The Young and the Wireless: COPPA and the Internet of Things
Senator Mark Warner of Virginia recently sent a letter to the Federal Trade Commission (FTC) expressing concern over the potential explosion of collection, storage, and usage of children’s personal information in connection with the Internet of Things (IoT), including mobile apps and so-called “smart toys.”
In the letter, Senator Warner noted that the scope and duration of data collection is expanding rapidly, enabled by the falling cost of digital storage and internet connectivity, and “more and more Internet-connected devices are making their way into children’s hands.” Thus, seemingly simple everyday purchases—such as toys—could raise complex privacy and safety issues that consumers may struggle with or not fully comprehend.
In 2013, the FTC revised its Children’s Online Privacy Protection Act (COPPA) rule and broadened the definition of “personal information” to include persistent identifiers, geolocation information, photos, videos, and audio recordings. The increasing functionality and integration of mobile apps and connected products—coupled with their widespread use by children—could result in the pervasive collection of data, which is utilized to identify child users and otherwise falls within the scope of personal information.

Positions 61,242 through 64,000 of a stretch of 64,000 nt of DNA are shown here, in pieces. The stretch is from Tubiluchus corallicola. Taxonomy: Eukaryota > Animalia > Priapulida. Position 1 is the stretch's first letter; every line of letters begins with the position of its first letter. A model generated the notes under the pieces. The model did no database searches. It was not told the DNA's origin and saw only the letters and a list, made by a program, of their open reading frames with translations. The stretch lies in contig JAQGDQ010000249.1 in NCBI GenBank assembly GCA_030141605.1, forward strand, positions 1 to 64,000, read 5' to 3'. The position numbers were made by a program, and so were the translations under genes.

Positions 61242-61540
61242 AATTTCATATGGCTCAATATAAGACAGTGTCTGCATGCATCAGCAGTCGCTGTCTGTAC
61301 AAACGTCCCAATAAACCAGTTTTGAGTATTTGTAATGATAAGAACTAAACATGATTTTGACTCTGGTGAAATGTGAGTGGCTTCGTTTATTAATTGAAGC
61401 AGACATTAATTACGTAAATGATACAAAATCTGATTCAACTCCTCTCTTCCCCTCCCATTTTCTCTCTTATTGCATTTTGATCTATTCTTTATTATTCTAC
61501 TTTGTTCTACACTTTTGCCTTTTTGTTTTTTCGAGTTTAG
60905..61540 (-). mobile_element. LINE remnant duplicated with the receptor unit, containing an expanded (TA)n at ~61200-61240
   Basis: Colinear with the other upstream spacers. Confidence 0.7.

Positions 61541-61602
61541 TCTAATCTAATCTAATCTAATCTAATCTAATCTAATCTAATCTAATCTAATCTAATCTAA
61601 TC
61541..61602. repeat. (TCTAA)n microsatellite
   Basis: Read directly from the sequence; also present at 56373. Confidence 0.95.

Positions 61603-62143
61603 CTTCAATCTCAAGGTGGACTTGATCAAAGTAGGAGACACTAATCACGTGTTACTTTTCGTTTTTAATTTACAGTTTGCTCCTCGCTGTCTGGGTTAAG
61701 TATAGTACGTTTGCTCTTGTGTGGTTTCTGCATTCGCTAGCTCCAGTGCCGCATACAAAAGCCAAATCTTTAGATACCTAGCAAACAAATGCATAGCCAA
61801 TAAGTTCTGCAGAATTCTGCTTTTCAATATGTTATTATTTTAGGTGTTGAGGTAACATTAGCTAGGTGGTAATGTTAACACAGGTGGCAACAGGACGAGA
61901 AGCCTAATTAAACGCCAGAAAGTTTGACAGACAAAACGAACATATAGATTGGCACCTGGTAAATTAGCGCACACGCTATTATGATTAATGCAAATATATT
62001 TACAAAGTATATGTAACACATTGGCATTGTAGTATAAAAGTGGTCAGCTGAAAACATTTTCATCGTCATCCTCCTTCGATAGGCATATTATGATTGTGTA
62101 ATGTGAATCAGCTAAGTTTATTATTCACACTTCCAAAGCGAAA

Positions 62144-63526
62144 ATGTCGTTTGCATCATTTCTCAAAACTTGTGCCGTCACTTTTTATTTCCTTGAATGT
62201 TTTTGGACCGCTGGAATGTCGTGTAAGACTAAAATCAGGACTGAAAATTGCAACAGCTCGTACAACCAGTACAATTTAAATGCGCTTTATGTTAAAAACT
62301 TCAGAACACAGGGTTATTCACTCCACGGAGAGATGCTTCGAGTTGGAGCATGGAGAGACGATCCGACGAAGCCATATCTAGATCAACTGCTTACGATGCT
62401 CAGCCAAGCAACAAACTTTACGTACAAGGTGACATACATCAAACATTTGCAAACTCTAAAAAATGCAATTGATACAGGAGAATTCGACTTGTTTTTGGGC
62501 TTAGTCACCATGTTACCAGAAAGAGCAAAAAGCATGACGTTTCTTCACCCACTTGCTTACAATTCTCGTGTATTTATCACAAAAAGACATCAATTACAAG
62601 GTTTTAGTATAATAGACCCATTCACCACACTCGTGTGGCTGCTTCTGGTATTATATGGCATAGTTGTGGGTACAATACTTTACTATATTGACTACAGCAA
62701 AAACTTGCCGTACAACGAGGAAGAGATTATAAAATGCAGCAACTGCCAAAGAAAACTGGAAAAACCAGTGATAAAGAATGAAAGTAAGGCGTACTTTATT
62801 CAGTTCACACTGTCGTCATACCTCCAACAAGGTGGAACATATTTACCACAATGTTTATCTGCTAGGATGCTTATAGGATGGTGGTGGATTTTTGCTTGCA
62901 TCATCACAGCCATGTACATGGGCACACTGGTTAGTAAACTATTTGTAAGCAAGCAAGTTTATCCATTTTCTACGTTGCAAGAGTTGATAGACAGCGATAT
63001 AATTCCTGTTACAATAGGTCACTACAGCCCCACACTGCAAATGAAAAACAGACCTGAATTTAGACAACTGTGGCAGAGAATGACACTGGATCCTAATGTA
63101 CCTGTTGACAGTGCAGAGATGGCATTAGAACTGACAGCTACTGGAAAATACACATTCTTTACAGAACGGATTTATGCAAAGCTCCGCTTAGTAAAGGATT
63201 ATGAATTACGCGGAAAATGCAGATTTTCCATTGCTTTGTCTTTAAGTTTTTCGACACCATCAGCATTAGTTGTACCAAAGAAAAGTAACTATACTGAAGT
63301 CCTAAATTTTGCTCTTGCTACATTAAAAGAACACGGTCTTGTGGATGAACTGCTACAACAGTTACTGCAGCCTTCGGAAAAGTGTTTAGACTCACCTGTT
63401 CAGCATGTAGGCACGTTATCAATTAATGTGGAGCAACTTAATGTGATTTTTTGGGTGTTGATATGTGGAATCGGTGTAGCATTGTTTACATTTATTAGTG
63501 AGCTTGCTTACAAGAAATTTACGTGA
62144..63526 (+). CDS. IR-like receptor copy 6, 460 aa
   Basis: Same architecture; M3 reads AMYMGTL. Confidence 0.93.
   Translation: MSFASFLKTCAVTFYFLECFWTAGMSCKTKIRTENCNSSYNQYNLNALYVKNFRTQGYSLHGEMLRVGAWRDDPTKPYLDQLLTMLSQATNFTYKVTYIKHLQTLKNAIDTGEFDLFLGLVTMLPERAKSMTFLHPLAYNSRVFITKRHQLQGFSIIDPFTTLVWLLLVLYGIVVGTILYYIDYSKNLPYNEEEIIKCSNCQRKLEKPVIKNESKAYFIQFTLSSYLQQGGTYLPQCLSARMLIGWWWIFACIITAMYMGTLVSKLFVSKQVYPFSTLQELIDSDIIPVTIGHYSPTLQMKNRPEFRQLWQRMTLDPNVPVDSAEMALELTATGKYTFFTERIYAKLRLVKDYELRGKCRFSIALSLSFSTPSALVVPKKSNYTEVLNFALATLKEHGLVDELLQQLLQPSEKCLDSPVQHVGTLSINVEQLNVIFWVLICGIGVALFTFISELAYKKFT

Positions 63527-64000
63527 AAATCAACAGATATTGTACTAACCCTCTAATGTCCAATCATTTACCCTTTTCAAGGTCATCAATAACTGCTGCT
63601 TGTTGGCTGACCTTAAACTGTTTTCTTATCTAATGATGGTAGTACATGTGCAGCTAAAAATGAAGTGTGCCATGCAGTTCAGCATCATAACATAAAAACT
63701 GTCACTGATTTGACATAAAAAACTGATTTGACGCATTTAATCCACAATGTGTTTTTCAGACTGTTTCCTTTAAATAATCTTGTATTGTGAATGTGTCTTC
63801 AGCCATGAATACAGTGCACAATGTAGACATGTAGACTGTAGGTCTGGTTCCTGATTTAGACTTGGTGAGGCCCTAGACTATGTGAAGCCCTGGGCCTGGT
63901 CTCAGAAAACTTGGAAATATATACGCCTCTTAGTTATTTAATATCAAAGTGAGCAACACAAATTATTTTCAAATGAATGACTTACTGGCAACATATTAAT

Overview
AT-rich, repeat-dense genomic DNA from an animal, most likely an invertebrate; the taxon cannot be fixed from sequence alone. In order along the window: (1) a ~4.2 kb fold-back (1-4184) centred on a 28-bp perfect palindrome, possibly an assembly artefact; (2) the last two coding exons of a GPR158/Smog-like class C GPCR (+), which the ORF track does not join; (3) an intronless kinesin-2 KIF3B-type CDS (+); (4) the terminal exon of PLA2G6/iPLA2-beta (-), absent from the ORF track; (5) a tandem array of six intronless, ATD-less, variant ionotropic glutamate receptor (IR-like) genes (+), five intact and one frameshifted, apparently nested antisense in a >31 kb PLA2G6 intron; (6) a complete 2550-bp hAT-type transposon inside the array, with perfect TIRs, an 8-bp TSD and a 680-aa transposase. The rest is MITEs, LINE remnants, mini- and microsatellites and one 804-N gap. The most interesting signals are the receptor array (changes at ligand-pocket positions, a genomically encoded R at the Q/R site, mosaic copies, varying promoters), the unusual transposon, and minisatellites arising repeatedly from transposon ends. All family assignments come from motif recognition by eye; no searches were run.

It will be important to monitor how the FTC interprets and enforces its COPPA rule during the dawn of the IoT age. Issues for the FTC to mull include
the extent of its regulatory authority in this area;
whether IoT-specific legislation is appropriate;
the extent of parental control and consent regarding connected products;
whether devices and applications can be easily identified as directed to children; and
whether, absent extensive regulation, market participants will implement sufficient privacy and security measures for products across price points and lifespans.